The ride into Polson was anti climatic, and fast.  I am tired and stiff and I just want to get there.  The road follows the shores of Flathead Lake, with the mountains in the background.  It reminded of Teton.

We have little trouble finding the KOA at the top of hill just north of the town.  We pull in the office at dusk and pay the extra 3 bucks for a premium site at the tent village.

Brothers, let me tell y'all this KOA is something else.  We have a site with a covered table, a porch light, outlets to charge our phones, private running water, thick grass to put our tents on, and a privacy fence.  The bath house has individual showers and toilets, that are clean and well kept.  To top it off we have a spectacular hillside view of Flathead Lake and the Mountains.  A great place.

As we set our tents up, I hollered over to Dennis-

"damn brother, ya rode the dog mess outta me today"

I walked around in shorts, t shirt, and bare feet, enjoying the thick grass under me.
​Looking tired, but happy, we enjoyed this view 
right outside our tent flaps.

It was a 581 mile day, through some truly awe inspiring scenery.

With camp set up, we rode into town for something to eat.  Even though it was still light, it was almost 10pm, and we had trouble finding a open place.

Pizza Hut was 10 minutes from closing so we went there.  We apologized to the manager who took our order.  She said, "Not a problem."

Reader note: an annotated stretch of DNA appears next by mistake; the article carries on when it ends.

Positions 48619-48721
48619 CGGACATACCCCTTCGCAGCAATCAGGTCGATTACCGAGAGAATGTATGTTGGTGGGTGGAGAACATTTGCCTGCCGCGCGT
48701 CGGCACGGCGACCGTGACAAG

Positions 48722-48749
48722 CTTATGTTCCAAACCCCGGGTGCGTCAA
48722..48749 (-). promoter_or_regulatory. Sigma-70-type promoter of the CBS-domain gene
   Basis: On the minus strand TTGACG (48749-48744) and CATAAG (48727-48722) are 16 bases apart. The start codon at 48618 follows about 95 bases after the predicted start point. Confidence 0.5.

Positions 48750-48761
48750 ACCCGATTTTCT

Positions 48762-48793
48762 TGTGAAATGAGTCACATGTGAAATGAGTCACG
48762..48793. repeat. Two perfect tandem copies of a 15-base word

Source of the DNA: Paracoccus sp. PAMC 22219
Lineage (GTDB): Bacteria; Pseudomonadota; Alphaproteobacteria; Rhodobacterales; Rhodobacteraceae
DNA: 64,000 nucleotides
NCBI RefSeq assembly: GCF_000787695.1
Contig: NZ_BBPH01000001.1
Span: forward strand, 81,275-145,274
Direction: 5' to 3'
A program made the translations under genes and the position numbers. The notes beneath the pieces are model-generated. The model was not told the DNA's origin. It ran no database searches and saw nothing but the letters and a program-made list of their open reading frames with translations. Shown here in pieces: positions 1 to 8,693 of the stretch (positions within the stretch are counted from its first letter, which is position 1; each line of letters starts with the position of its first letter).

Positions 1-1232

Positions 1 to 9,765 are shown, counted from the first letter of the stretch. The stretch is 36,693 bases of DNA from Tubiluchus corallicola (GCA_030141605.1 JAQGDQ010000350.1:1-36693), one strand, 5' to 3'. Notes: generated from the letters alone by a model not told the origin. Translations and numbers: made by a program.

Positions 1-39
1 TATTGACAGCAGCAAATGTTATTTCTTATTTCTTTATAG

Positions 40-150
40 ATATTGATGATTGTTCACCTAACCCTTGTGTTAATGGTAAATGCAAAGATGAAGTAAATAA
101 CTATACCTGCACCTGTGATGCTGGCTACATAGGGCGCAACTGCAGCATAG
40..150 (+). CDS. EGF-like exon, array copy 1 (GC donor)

Her name was Earlene, and she commented on the fact I pronounced it correctly.

"it's a southern name baby"

I discovered a soda out here called "Sierra Mist", a 7 Up like drink bottled by Pepsi, and I really like it.  When it comes to Pizza I am a basic kind of guy, so we order a pepperoni with thin crust.  It hit the spot.  

I knocked my drink over, but Earlene comes to the rescue quickly, before any damage can be done to my sacred Roadcrafter.

After we eat we go by the grocery store for a few items.  We only have a 300 or so mile ride the next day, so we plan on sleeping a little late, and taking our time striking camp.

We make the short ride back to the campground and get ready for bed.  Polson is pretty much shut downs by this time of night.

I take a long hot shower in the luxurious bath house, and then take a seat at our table to enjoy the view.  Bugs must not like the west, I wasn't bitten one time.  I guess it gets too cold for them.

It was a beautiful star filled night, and people wonder why I like to camp.  The wind was blowing just right, and the night was quiet.

I was really bushed, and went to bed about 11:30pm.  I slept with the flaps open to let the cool mountain air in, but mostly so I could wake up and see the mountains to the east.

I was so tired I didn't even listen to my headphones.  I got in my bag, fluffed my pillows and went right to sleep.